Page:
Last Week It was a tough week. The biggest event was the reaction to the unforced error by U.K. Prime Minister Liz Truss’ ridiculous tax cut, deficit spending plan to heal the U.K.’s crumbling currenc...
Risk assets, led by equities, rebounded sharply last week with stocks breaking their multi-week losing streak. Have we found the bottom or was last week a dead-cat bounce? The flows seem to indicate the latter.
Treasury yields spent yet another week taking a sickening rollercoaster ride, this time ending down sharply. Meanwhile, the crisis in crypto seems to have taken a pause. A lot of very bad things have happened in the “stablecoin” realm. Stablecoins are supposed to be the “safe” currency crypto users use to transact. We have seen some of the largest like Luna go to zero as they lost their algorithmic peg to hard currency. What is an “algorithmic peg”? Let’s put it this way, you can’t explain it on the back of a napkin let alone a box of napkins. Not good.
Other stablecoins like USDC that actually have dollars in reserves to maintain their peg to the dollar may find themselves under pressure as there are questions as to whether they have indeed backed up their coins 100% with hard currency. If there is any funny business with their reserves, we could be in for yet another disaster.
- The S&P 500 rose 6.4% % for the week. The average daily move was 1.65%.
- The NASDAQ rebounded 7.5% for the week. The average daily move for the week was 1.9%.
- The 2-year Treasury yield fell 12 basis points closing at 3.06% on Friday. High year-over-year 3.43%, low yield .10%.
- The 10-year Treasury yield declined 9 basis points for the week, closing at 3.14% on Friday. Year-over-year high yield 3.47%, low yield .91%.
- The VIX Index fell 13% for the week, closing at 27.23 Friday. Year-over-year high 36.45 and low 15.07.
- The MOVE Index declined 5% for the week, closing at 127 on Friday. Year-over-year high 140.03 and low 42.53.
- 5-year Investment Grade Corporates (as measured by Markit CDX) spreads tightened 6 basis points for the week closing at 94 basis points Friday. High spread Year-over-year high 102 and low of 46.56.
- High Yield corporate debt (as measured by Markit CDX) tightened by 48 basis points, closing at 529 basis points on Friday. Year-over-year high 588, and low 269.
- US Dollar Index declined 0.5% for the week closing at 104.13 on Friday. Year-over-year high 104.85 and low 89.44.
- WTI Crude was nearly unchanged for the week using the August WTI Futures contract, closing at 107.62 Friday. Year-over-year 123.70, and low 47.62.
- Gold, as measured by the August 2022 futures contract fell .5% for the week closing at 1,830 on Friday. High price for the front contract year-over-year is 2,043 and low is 1,678.
- Bitcoin rose 2.7%, closing at 21,183 Friday, a new year-over-year low. High price year-over-year 67,734 and low 20,630.
The Week Ahead
We come in this morning with equities higher and Treasury yields higher as well. Equities surged on Friday, pulling corporate credit with it. This week before the long weekend will be a good test to see whether sentiment on risk has changed or if we are on the way down some more.
While bonds spread to Treasuries tightened last week more or less across the board, discussions with market participants indicated there is not much conviction. We get many Fed presidents and governor appearances this week and a good slug of economic data with Durable goods for May kicking things off this morning. The biggest number will most likely be PCE on Friday.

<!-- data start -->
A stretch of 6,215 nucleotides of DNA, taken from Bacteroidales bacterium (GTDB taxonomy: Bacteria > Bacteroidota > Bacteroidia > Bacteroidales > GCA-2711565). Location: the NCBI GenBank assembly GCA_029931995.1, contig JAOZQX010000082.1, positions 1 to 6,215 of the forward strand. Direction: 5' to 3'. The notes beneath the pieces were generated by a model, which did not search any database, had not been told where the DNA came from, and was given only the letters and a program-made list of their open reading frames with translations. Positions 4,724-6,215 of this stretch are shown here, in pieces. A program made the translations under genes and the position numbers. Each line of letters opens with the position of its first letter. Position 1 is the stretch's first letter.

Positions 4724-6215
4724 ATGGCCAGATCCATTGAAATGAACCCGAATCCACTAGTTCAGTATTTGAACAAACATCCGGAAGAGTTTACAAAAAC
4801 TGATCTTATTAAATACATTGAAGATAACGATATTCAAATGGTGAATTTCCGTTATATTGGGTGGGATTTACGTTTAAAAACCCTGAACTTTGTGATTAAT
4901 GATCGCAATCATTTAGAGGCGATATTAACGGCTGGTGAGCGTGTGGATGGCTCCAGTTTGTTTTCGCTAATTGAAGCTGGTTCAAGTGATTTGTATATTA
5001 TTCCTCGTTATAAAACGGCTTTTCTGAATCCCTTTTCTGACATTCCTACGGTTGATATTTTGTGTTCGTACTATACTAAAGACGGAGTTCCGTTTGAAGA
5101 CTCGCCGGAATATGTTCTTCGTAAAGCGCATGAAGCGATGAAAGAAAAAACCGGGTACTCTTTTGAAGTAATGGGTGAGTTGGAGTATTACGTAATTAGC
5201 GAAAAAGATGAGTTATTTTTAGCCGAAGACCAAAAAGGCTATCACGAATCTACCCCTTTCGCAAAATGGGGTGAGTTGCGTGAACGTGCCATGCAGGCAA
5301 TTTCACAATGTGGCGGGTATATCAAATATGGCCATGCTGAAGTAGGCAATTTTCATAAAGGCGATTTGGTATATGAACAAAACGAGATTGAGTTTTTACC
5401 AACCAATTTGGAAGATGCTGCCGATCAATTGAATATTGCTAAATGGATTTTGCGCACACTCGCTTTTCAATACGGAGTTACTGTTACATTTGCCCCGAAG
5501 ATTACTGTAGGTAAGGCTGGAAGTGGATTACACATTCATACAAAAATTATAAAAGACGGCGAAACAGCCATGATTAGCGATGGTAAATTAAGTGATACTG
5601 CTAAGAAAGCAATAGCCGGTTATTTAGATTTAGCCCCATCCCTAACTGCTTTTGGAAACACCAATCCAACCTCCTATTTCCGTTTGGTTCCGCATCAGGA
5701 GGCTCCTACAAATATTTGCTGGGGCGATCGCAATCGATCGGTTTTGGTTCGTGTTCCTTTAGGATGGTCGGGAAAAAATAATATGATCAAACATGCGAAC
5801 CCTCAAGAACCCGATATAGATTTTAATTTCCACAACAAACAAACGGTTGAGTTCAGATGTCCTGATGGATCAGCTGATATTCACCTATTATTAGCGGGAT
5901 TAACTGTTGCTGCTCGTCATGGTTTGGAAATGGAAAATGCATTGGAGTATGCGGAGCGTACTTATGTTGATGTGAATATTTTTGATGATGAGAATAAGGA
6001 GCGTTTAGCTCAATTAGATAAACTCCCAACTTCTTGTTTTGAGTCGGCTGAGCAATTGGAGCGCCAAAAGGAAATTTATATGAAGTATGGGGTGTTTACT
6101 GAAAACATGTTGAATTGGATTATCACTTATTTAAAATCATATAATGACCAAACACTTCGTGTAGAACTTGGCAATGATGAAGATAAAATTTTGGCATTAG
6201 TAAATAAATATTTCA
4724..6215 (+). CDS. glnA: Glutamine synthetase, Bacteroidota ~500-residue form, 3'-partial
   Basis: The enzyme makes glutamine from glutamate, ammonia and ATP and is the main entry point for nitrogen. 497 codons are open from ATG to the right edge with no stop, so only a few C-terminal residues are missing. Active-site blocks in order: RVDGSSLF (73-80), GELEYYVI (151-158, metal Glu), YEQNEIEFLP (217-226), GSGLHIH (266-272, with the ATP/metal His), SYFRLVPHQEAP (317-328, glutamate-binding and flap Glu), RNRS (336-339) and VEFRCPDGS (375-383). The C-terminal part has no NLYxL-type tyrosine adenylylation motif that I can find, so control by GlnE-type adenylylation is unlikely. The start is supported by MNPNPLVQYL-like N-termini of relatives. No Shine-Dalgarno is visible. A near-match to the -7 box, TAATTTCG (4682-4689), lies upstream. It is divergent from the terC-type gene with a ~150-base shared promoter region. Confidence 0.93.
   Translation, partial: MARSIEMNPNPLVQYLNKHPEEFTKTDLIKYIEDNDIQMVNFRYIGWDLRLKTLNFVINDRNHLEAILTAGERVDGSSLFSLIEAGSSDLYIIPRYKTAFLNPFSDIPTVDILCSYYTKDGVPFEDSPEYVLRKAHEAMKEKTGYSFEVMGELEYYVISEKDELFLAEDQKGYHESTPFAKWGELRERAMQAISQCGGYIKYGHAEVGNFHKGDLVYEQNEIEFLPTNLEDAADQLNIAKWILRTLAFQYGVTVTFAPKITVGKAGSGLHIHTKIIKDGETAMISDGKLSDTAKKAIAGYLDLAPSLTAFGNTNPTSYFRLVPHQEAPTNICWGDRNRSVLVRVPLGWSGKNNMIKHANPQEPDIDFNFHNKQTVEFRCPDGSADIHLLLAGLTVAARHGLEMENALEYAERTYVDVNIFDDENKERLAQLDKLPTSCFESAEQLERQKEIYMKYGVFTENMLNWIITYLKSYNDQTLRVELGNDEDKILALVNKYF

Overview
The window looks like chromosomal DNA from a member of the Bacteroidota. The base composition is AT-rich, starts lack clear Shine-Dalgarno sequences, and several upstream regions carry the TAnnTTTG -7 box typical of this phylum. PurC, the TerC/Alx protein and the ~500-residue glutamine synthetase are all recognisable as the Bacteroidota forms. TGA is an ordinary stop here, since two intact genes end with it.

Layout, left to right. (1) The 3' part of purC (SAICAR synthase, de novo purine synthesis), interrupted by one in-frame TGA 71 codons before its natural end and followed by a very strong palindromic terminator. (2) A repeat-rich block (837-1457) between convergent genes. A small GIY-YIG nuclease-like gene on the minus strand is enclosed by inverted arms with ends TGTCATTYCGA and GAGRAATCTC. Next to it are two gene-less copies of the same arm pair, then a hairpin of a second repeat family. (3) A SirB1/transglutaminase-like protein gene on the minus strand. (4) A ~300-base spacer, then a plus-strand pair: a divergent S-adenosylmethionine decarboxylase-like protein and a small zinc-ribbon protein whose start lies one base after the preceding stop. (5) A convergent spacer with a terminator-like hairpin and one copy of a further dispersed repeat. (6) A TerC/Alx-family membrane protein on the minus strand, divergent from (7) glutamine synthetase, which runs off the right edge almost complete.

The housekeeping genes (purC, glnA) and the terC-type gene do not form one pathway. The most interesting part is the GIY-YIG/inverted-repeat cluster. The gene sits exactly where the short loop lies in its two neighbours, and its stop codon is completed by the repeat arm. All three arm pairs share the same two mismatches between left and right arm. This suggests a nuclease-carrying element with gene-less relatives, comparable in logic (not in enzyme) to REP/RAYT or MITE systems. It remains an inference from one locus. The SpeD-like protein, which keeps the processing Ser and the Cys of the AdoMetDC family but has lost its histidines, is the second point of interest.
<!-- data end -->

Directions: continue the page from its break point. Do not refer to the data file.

An index is unmanaged and not available for direct investment. Definitions sourced from Bloomberg.
- The Bloomberg Barclays Global Aggregate Negative Yielding Debt Market Value Index represents the portion of the Bloomberg Barclays Global Aggregate Index that measures the aggregate value of global debt with a negative yield.
- The S&P 500® is widely regarded as the best single gauge of large-cap U.S. equities and serves as the foundation for a wide range of investment products. The index includes 500 leading companies and captures approximately 80% coverage of available market capitalization.
- The NASDAQ Composite Index is a broad-based capitalization-weighted index of stocks in all three NASDAQ tiers: Global Select, Global Market and Capital Market. The index was developed with a base level of 100 as of February 5, 1971.
- The Cboe Volatility Index® (VIX) is a calculation designed to produce a measure of constant, 30-day expected volatility of the US stock market, derived from real-time, mid-quote prices of weekly S&P 500® Index (SPX) call and put options with a range of 23 to 37 days to expiration.
- The ICE BofA MOVE Index is a yield curve weighted index of the normalized implied volatility on 1-month Treasury options. It is the weighted average of implied volatilities on the CT2 (Current 2 Year Government Note), CT5 (Current 5 Year Government Note), CT10 (Current 10 Year Government Note), and CT30 (Current 30 Year Government Note), with weights 0.2/0.2/0.4/0.2 respectively.
- The Markit CDX North America Investment Grade Index is composed of 125 equally weighted credit default swaps on investment grade entities, distributed among 6 sub-indices: High Volatility, Consumer, Energy, Financial, Industrial, and Technology, Media & Tele-communications. Markit CDX indices roll every 6 months in March & September.
- The Markit CDX North America High Yield Index is composed of 100 non-investment grade entities, distributed among 2 sub-indices: B, BB. All entities are domiciled in North America. Markit CDX indices roll every 6 months in March & September.
- The U.S. Dollar Index (USDX) indicates the general international value of the USD. The USDX does this by averaging the exchange rates between the USD and major world currencies. Intercontinental Exchange (ICE) US computes this by using the rates supplied by some 500 banks.
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